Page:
- Contributed by
- Bridport Museum
- People in story:
- Janet M. Boon-Tilley
- Location of story:
- Dorchester, Dorset
- Background to story:
- Article ID:
- Contributed on:
- 06 June 2005
In 1939, I was only five years old, so early memories of the War are hazy, and I did not find it unusual having an air raid shelter in the garden, black-out at the windows, a dark blue light bulb in my bedroom, car headlights with a metal cover and only a slit for the light to shine through, front garden walls with their railings cut off, streets without gas lamps after dark, servicemen everywhere, though I did wonder why two schoolteachers and two teenage pupils from the Haberdashers school in London lived with us for a while.
I accepted air raid sirens, dog fights overhead either by day or illuminated by searchlights at night, my father suddenly going to work on my uncle’s farm and still trying to run his business, as well as going out overnight as an A.R.P. Warden, and visits from a previously unknown Canadian relative in the Carlton York Regiment.
My 6d. a week pocket money bought a National Savings Stamp, which when I had 15/- worth, was exchanged for certificate which in seven years became £1. What riches!
Later, the most memorable event was the day the American convoys arrived in the local tree lined roads. Previously I had know there were Americans camped in Came Woods, and many other wooded areas where they could not be clearly seen from the air, living in Nissen huts, and quite large communities, but prior to D-Day, many more came to the area, and our avenues were ideal places to camouflage the vehicles.
What excitement as the first convoy entered our road, there were Jeeps, tanks, lorries, and armoured vehicles, the occupants of which were throwing sweets and gum to any watching children they saw. After school they were lined up under the trees ready to hand out more goodies, and to talk to us, so we made lots of new friends, but were sad sometimes to find the previous days men had moved out overnight and a new crowd had moved in.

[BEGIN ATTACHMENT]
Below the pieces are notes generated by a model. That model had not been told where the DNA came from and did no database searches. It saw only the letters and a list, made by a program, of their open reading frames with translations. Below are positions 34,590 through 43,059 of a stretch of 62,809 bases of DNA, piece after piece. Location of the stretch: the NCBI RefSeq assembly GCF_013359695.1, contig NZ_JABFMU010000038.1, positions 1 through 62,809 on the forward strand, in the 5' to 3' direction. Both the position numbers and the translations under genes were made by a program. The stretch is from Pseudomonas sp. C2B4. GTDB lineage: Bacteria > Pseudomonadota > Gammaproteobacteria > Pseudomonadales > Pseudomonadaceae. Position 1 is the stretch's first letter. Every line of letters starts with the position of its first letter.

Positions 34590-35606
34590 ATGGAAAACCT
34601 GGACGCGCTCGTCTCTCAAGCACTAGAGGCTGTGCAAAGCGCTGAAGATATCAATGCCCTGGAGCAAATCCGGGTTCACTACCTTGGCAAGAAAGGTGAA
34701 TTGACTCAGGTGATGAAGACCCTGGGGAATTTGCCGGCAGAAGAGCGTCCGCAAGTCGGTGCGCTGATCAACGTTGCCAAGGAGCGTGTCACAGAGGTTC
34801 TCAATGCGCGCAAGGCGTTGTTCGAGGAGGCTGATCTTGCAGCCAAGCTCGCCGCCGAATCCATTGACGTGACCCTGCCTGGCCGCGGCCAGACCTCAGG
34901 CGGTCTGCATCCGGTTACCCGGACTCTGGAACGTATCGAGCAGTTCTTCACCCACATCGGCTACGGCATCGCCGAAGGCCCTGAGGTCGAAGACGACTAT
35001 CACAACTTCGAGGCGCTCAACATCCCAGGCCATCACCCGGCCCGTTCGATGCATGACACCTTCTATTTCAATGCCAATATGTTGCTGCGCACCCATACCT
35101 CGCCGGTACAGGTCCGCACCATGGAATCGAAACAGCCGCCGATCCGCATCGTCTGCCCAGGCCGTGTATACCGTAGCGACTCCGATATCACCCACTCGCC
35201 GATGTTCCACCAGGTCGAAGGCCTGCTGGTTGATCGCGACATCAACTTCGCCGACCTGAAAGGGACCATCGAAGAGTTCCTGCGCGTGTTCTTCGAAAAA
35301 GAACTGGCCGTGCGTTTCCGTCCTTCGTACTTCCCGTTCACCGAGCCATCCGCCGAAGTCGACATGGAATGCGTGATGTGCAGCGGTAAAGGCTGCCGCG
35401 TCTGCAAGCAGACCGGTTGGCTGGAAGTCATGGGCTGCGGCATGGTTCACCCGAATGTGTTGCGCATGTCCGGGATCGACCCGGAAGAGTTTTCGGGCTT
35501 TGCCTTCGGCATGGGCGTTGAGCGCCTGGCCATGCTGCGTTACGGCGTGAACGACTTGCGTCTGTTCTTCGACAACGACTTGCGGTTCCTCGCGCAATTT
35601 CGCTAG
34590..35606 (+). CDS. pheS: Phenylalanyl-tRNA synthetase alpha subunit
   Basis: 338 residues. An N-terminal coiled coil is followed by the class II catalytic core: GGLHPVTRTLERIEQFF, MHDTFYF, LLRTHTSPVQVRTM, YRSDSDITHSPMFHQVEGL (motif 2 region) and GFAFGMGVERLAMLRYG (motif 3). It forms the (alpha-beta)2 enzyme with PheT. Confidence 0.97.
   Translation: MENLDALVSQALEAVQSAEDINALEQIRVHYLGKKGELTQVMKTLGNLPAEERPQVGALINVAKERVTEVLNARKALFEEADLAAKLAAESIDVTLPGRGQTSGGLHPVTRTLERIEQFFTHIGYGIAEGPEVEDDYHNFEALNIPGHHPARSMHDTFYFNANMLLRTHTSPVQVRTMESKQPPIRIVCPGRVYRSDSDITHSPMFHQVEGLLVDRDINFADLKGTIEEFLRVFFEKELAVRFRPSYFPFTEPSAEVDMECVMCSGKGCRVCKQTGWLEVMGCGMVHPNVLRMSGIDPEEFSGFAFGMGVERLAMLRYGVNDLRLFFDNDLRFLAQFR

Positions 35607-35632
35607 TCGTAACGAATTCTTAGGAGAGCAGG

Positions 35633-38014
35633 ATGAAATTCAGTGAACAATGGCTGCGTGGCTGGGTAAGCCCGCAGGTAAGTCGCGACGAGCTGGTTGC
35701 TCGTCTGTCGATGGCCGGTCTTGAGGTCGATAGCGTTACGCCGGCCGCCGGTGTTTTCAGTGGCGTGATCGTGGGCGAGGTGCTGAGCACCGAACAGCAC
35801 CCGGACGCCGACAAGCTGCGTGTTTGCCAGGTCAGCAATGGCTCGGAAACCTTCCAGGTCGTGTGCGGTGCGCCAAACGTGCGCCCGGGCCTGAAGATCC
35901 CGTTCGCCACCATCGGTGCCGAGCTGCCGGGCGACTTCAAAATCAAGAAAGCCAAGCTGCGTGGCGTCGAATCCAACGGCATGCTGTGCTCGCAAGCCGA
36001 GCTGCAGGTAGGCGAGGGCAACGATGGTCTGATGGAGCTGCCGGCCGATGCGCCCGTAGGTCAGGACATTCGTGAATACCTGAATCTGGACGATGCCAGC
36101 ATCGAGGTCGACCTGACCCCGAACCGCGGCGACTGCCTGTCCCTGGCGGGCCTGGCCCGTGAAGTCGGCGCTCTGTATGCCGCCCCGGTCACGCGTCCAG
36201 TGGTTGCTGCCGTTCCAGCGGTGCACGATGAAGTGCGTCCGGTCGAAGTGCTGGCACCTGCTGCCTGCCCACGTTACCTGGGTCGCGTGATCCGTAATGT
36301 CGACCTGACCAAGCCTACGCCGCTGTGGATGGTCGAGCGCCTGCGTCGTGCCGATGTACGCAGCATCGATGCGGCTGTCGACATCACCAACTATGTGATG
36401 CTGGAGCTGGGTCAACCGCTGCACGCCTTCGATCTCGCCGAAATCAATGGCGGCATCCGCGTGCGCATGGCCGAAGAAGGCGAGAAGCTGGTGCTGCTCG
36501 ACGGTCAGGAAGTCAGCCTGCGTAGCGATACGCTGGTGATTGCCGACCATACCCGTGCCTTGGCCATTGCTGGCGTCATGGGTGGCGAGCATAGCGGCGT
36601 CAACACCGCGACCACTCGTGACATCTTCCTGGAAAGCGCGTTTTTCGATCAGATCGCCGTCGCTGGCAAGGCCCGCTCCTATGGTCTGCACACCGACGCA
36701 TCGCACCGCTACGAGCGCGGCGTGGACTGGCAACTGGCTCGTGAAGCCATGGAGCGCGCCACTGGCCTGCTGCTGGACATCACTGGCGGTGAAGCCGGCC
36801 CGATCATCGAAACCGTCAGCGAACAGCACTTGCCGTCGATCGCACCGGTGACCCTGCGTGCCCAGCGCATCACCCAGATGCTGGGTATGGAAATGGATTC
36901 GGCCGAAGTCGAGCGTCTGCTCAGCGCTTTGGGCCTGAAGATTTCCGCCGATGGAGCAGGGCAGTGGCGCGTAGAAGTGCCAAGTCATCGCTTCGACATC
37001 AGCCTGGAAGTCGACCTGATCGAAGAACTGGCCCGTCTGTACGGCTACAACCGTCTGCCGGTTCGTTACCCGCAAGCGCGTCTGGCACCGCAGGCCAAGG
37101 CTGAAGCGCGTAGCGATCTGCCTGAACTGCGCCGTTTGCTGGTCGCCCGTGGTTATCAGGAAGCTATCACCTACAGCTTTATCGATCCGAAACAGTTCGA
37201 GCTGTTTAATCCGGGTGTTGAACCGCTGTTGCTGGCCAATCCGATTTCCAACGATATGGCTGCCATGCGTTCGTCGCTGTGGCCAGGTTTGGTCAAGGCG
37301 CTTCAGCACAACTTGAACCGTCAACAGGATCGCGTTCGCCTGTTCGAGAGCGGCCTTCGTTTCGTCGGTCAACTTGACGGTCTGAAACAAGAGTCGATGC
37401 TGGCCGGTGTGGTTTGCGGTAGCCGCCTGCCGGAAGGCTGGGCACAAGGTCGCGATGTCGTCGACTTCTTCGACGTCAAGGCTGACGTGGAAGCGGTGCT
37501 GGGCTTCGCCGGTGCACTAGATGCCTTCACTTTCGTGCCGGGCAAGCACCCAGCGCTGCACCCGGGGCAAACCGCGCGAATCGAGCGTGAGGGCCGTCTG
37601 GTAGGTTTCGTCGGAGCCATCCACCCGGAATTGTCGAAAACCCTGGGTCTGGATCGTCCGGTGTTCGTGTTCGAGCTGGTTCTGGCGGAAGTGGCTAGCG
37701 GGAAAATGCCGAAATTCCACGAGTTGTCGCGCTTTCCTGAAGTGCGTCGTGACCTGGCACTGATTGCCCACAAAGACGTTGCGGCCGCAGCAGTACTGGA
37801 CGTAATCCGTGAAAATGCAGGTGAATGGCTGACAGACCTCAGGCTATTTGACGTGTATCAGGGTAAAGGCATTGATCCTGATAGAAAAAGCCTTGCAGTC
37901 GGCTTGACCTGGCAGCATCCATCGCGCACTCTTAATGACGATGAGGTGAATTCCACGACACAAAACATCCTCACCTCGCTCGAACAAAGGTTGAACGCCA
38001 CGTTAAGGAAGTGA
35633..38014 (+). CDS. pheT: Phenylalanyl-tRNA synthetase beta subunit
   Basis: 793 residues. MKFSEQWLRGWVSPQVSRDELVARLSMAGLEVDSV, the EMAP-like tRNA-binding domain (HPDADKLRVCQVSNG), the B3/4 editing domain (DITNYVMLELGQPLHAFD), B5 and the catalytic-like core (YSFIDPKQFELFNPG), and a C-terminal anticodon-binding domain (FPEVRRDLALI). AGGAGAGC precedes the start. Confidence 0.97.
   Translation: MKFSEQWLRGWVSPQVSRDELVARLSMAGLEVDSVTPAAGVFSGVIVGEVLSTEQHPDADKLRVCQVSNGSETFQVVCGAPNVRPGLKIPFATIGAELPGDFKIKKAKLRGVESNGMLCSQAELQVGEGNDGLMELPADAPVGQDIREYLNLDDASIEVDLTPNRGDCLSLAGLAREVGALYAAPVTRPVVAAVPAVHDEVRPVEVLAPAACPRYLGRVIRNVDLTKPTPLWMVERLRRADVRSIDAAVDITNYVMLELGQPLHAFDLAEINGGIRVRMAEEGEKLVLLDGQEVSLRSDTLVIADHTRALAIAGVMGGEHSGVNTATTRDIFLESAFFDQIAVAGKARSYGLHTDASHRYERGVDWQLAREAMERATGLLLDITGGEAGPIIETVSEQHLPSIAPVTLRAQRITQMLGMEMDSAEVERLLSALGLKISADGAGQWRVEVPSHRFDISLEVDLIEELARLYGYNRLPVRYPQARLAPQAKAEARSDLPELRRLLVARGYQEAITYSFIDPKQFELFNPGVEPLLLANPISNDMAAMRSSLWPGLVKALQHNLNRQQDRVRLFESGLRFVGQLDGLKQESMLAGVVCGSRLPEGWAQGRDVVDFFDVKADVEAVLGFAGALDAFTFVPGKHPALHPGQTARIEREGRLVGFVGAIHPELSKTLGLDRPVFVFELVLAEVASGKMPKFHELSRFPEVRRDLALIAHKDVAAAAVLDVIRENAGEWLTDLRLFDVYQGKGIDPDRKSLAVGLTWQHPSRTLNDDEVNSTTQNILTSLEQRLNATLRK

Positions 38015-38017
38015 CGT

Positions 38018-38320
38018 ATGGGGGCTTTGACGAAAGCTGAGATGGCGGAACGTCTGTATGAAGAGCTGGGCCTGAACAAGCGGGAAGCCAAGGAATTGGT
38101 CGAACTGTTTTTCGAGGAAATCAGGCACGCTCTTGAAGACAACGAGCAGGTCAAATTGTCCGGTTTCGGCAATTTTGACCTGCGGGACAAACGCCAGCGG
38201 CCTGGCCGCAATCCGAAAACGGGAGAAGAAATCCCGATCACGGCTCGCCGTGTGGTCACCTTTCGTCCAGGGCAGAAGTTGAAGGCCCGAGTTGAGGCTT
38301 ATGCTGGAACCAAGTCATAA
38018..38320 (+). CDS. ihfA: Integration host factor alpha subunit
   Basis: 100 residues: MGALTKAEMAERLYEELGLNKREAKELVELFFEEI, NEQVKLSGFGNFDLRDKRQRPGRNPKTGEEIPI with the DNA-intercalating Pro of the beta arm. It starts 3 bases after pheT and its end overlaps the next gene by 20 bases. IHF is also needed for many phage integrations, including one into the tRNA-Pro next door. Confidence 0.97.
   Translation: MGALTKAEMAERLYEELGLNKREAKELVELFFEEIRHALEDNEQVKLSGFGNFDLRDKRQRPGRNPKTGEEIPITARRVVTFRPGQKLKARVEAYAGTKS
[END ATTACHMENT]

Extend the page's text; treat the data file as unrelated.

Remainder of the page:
We children were forbidden by our parents to enter any of the vehicles, and we being innocent could not understand why, but for once, everyone complied, and I cannot remember any problems. Our mothers made numerous cups of tea for the soldiers and were rewarded with tins of fruit, and Carnation milk.
One convoy of Americans left my father with a surprise; the Provost Marshall asked if he could leave a small amount of meat in our garage when they moved out, for us to put out for the dustbin men, but when my father came home later, he found the garage full of sausages and other meats, so he had to get the Public Health Department to deal with it.
The exception to the American convoys was the Free French Soldiers; they remained for a week and despite language problems we got to know them well , and were sorry to see them go, but we realised the D-Day Operations were under way, leading eventually to the end of the War, and a lovely party for the children in a nearby field.
© Copyright of content contributed to this Archive rests with the author. Find out how you can use this.